September 10, 2003 11:00 AM PDT
Windows flaws allow PC takeover
MSBlast echoes across the Net
Potent new Internet worm exploits
widespread Windows vulnerability.
The first two flaws are buffer overruns, which allow a hacker to take over a computer by swamping it with data.
The third is a denial-of-service flaw that affects a component known as the remote procedure call (RPC) process. The RPC process facilitates activities such as sharing files and allowing others to use a computer's printer. By sending too much data to the RPC process, an attacker can cause the system to grant full access to its resources. By using the flaws in tandem, a hacker could load unwanted programs onto computers through the buffer overrun flaws and then use the infected computers to launch a denial-of-service attack.
The MSBlast worm, also known as W32/Blaster and W32.Lovsan, exploited a similar vulnerability that allowed a group of unknown hackers to load data on computers worldwide in an attempt to knock out servers that run Microsoft's update services.
"An attacker who successfully exploited either of the buffer overrun vulnerabilities could gain complete control over a remote computer," Microsoft stated in a bulletin released Wednesday. "This would give the attacker the ability to take any action that they wanted on the system, including changing Web pages, reformatting the hard disk or adding new users to the local administrators group."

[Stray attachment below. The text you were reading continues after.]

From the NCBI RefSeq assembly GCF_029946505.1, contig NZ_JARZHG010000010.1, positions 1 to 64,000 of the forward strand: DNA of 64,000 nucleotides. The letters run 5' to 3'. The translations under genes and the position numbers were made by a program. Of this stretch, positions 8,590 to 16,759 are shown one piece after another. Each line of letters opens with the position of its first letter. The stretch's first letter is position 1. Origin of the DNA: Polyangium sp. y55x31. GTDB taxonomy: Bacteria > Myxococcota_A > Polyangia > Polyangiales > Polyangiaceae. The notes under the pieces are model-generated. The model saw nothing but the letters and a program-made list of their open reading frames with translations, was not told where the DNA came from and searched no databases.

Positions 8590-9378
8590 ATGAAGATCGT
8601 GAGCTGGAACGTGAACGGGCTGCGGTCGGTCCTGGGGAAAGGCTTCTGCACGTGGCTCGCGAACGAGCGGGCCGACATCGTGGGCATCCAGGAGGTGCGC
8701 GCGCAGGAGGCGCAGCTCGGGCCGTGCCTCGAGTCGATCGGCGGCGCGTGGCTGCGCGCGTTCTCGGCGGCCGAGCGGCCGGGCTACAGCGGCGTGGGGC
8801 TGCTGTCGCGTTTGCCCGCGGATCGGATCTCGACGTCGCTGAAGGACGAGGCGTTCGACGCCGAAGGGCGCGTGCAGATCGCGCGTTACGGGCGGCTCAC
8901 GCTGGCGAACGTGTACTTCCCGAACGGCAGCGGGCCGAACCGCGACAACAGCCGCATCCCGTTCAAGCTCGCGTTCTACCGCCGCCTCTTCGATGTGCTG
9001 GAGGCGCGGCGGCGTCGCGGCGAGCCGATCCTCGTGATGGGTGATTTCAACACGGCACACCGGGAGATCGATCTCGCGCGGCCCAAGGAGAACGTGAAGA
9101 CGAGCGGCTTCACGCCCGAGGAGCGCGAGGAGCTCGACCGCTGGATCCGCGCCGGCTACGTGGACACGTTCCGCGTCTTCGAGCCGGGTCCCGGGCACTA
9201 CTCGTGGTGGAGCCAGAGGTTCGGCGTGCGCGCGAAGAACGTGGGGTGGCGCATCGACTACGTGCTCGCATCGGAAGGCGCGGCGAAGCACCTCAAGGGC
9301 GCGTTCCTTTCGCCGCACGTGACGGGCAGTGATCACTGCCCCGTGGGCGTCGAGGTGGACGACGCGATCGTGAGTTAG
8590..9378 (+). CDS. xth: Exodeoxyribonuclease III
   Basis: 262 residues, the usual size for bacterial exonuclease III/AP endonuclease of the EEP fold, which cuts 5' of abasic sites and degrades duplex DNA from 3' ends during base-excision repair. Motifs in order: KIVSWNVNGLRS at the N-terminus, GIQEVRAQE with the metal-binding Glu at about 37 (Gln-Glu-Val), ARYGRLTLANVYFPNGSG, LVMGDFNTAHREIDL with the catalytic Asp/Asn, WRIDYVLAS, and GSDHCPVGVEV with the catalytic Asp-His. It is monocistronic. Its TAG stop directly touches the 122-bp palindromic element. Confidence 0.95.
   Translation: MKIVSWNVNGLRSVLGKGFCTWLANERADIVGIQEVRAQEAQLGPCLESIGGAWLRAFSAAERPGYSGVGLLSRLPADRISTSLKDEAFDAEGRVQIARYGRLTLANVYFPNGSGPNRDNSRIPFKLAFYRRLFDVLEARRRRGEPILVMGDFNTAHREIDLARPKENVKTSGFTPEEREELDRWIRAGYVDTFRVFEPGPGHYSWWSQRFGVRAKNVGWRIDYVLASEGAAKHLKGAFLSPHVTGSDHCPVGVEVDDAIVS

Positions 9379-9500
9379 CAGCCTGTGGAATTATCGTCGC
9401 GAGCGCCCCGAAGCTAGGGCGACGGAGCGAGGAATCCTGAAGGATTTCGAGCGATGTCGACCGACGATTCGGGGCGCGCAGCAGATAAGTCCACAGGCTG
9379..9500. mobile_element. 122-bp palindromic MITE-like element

The bulletin released Wednesday, MS03-039, supersedes bulletin MS03-026, which in July first warned of the vulnerability MSBlast exploited. The vulnerability revealed Wednesday is similar in nature and in its potential for damage, but it affects the RPC function differently.
"It is a different vulnerability, but they have the same impact, and they affect the same ports," said Stephen Toulouse, security program manager at Microsoft's Security Response Center. "In terms of impact, it is the same."
Ports are standardized software addresses that allow applications to exchange data. Firewalls routinely prevent illicit access to such services from the Internet by blocking the specific port used by a computer to offer those services.
Microsoft is urging customers to apply the patch immediately. The company is also revisiting its overall security patching policy, Toulouse said. Now, patching is mostly left up to customers, a problem that has helped viruses spread.
Although the flaws were announced Wednesday, researchers at the CERT Coordination Center, a clearinghouse for information on Internet threats, said in August that they had detected the potential for a second denial-of-service flaw with the RPC process.
The actual flaw was first discovered by eEye security, NSFocus and Tenable Network Security.
Mike Cherry, an analyst for research firm Directions on Microsoft, said that although weekly disclosures of new software vulnerabilities may be hard on Microsoft's image, they represent a new attitude about security.
"It would be nice to go a couple of weeks without there being a new security bulletin," he said. "But one of the things they promised with Trustworthy Computing was to do bulletins on a regular basis and deliver better patches, and they've followed through on that...The old way was to try to ignore everything and hope security wouldn't be a problem."
CNET News.com's David Becker contributed to this report.